See Midnight Express listings.

Other boats gracing the show with a thousand-plus horsepower on their transoms included the likes of Boston Whaler (1,400 horses on a 420 Outrage), Freeman (1,114 HP on a 37 foot powercat), Nor-Tech (a 390 with 1,050 HP), Venture (39’ of LOA with 1,050 HP), and Everglades (the 435CC with 1,400 horses). And this isn’t a complete list; there were plenty more. In fact, if you looked at nothing but outboard-powered boats with 1,000 horsepower or more, it would have been quite easy to fill an entire day at the show. And we found several power-packed boats at the show that offered a lot more than mere speed—so naturally, we took the time to shoot some First Look Videos.

First Look Video: Scout 420 LXF

The Scout 420 LXF with quadruple F300 Yamaha outboards is one wild-looking fishboat. It also comes with creature comforts that are off the chart, like Seakeeper gyro-stabilization, a cushy air-conditioned console cabin, and an electric-actuated bowdeck/table. Check it out:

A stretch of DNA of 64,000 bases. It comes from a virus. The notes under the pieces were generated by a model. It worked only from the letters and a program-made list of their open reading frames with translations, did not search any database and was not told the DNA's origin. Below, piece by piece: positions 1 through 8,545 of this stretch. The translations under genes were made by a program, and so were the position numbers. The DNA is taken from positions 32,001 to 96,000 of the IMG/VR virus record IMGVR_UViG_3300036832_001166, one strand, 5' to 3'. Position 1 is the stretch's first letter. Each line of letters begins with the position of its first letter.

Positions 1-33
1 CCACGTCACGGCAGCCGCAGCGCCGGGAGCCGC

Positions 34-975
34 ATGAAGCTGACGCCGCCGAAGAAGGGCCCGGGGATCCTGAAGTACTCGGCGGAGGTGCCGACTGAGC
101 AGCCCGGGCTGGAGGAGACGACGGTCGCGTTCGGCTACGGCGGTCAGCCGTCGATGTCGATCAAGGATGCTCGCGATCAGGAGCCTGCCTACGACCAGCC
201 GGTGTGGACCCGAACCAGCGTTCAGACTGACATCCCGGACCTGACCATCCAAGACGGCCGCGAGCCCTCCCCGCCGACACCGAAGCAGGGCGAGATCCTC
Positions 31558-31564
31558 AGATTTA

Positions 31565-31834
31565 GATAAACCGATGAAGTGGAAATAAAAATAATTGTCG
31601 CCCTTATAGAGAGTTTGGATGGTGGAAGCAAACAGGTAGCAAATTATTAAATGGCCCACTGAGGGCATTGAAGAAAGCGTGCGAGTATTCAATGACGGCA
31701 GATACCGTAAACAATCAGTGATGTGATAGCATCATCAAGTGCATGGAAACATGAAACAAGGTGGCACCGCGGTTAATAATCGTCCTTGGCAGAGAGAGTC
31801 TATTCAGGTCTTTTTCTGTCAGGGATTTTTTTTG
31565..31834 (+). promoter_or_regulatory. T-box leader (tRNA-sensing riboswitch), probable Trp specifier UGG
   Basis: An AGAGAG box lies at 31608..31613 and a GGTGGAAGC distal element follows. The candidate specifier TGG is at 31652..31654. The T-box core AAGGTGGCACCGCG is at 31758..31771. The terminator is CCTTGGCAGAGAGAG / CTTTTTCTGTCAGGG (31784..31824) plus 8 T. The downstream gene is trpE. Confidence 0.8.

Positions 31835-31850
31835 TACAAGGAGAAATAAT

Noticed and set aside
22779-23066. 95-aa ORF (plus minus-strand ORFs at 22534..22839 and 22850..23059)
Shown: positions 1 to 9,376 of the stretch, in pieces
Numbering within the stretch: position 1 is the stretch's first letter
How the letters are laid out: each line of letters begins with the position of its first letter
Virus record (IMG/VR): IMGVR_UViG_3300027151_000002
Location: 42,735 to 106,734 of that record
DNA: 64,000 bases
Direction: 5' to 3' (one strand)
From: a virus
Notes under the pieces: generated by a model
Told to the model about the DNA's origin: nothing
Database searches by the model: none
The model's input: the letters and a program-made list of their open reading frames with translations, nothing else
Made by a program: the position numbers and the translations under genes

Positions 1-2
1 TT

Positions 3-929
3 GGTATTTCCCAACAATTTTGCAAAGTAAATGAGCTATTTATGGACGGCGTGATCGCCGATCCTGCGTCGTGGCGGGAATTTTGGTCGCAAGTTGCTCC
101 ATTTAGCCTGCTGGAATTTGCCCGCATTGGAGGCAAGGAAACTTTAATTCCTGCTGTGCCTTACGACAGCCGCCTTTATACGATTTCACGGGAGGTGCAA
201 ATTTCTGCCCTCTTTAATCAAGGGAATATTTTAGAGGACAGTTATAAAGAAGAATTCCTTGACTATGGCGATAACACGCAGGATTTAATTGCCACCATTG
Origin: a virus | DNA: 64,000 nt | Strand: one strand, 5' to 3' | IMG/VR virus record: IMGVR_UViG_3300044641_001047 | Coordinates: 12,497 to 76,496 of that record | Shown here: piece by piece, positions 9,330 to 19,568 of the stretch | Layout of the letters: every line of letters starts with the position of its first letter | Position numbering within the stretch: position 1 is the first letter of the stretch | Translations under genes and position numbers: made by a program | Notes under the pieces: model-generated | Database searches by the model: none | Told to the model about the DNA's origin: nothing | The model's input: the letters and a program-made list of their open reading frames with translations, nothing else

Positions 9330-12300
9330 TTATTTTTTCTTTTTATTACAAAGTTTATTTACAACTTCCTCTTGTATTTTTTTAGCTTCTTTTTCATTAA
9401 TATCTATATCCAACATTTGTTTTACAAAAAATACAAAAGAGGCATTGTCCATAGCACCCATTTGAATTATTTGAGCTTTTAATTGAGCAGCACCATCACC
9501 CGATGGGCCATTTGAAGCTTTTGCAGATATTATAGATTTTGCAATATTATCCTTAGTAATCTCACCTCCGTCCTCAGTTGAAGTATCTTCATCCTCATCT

See Scout 420 LXF listings.

First Look Video: Regulator 41

Another stand-out boat with serious power was the Regulator 41. Sporting 1,400 horses it breaks 60 MPH, yet is still designed for serious offshore fishing.

See Regulator 41 listings.

Stay tuned for more First Look Videos, boat reviews, and news articles coming your way from the Fort Lauderdale show. No, it’s not quite as good as being there yourself, but it is the next best thing. You don't want to wait? Get a jump start by reading Top 10 Boats at the Fort Lauderdale Boat Show and 5 Hot New Boats Premiering at Fort Lauderdale, to see some more editor’s picks from the show.

Seven Marine display at Ft. Lauderdale Boat Show with seven 627-hp engines

The Seven Marine powerhouse display on a pair of center consoles: 4,389 horsepower.

Written by: Lenny Rudow
With over two decades of experience in marine journalism, Lenny Rudow has contributed to publications including YachtWorld, boats.com, Boating Magazine, Marlin Magazine, Boating World, Saltwater Sportsman, Texas Fish & Game, and many others. Lenny is a graduate of the Westlawn School of Yacht Design, and he has won numerous BWI and OWAA writing awards.